The first experimental drug to boost brain synapses lost in Alzheimer's disease has been developed by researchers at Sanford-Burnham Medical Research Institute. The drug, called NitroMemantine, combines two FDA-approved medicines to stop the destructive cascade of changes in the brain that destroys the connections between neurons, leading to memory loss and cognitive decline.
The decade-long study, led by Stuart A. Lipton, M.D., Ph.D., professor and director of the Del E. Webb Center for Neuroscience, Aging, and Stem Cell Research, who is also a practicing clinical neurologist, shows that NitroMemantine can restore synapses, representing the connections between nerve cells (neurons) that have been lost during the progression of Alzheimer's in the brain. The research findings are described in a paper published June 17 by the Proceedings of the National Academy of Sciences of the United States of America (PNAS).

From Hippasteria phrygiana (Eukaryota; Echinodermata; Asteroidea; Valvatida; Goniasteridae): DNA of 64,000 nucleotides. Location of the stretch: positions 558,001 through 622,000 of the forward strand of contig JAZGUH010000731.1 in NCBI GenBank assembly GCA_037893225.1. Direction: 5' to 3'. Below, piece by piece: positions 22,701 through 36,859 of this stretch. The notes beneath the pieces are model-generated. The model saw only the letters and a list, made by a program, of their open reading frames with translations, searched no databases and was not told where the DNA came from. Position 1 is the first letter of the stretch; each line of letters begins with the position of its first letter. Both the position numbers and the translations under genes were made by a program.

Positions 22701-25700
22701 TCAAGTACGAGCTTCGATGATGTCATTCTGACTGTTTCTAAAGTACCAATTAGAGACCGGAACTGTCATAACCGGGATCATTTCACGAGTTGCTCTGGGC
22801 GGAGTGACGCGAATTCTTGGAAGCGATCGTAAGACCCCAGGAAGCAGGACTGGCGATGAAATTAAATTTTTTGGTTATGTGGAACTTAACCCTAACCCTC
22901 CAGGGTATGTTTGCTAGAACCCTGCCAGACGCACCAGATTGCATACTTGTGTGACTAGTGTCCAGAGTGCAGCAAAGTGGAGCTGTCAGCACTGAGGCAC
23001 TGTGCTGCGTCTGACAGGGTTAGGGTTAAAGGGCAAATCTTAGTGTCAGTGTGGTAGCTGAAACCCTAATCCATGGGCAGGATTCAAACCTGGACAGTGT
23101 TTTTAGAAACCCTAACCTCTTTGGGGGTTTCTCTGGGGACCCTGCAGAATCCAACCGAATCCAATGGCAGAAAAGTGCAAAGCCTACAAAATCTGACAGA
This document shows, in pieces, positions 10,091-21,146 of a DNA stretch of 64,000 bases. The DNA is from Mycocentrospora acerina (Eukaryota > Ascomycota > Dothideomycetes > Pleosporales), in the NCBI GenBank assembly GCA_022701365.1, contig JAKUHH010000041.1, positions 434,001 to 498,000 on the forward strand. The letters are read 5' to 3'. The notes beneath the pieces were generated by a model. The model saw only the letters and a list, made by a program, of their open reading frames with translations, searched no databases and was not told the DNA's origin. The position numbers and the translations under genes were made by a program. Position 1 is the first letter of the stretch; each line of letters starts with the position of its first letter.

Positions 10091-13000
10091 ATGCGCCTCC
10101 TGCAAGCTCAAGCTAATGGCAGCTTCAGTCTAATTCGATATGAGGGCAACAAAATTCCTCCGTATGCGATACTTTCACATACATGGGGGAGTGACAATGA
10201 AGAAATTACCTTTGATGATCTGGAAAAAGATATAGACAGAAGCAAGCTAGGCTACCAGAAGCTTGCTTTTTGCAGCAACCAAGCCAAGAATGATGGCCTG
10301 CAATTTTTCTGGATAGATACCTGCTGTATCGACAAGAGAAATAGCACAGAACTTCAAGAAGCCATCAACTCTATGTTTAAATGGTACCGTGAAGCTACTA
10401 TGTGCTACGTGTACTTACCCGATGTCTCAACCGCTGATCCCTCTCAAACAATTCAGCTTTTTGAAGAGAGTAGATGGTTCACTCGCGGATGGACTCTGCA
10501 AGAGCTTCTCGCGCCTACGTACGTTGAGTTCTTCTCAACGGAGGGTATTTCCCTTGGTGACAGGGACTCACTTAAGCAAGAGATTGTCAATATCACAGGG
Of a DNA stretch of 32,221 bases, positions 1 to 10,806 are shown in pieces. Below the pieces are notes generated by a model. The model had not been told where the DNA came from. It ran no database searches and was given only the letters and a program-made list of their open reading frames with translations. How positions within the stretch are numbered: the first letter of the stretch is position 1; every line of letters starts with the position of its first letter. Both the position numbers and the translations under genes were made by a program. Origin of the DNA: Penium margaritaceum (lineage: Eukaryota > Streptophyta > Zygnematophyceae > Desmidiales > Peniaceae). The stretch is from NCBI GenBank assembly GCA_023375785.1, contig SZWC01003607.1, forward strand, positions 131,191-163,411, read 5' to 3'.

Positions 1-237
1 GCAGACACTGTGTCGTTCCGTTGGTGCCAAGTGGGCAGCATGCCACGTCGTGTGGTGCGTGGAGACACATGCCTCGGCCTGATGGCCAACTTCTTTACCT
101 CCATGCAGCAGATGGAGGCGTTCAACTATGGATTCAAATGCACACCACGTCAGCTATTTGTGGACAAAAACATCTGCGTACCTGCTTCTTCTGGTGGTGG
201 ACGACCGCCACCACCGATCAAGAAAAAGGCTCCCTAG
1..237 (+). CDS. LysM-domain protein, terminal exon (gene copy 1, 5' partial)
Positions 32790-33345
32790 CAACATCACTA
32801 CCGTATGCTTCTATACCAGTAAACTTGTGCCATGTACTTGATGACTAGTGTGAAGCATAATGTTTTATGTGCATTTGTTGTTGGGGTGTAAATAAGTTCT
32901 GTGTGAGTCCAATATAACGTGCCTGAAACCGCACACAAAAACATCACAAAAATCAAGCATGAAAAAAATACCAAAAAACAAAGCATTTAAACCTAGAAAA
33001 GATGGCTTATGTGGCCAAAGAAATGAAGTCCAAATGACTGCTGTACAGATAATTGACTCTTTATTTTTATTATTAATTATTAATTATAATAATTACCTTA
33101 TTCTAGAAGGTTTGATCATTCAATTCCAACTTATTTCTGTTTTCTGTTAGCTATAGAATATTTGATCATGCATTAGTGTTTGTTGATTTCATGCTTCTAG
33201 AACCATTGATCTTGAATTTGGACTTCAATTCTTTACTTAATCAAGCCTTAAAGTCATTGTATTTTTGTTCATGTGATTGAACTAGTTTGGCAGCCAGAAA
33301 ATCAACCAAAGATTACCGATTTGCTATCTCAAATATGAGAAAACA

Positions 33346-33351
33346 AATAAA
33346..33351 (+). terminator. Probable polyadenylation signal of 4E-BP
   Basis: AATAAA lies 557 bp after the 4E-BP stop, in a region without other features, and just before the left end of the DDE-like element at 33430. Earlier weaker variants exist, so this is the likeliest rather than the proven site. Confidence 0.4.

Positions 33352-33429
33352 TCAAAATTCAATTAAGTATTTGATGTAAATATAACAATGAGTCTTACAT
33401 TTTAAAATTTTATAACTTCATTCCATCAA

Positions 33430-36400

The focus on a downstream target to treat Alzheimer's, rather than on amyloid beta plaques and neurofibrillary tangles—approaches which have shown little success—"is very exciting because everyone is now looking for an earlier treatment of the disease," Lipton said. "These findings actually mean that you might be able to intercede not only early but also a bit later." And that means that an Alzheimer's patient may be able to have synaptic connections restored even with plaques and tangles already in his or her brain.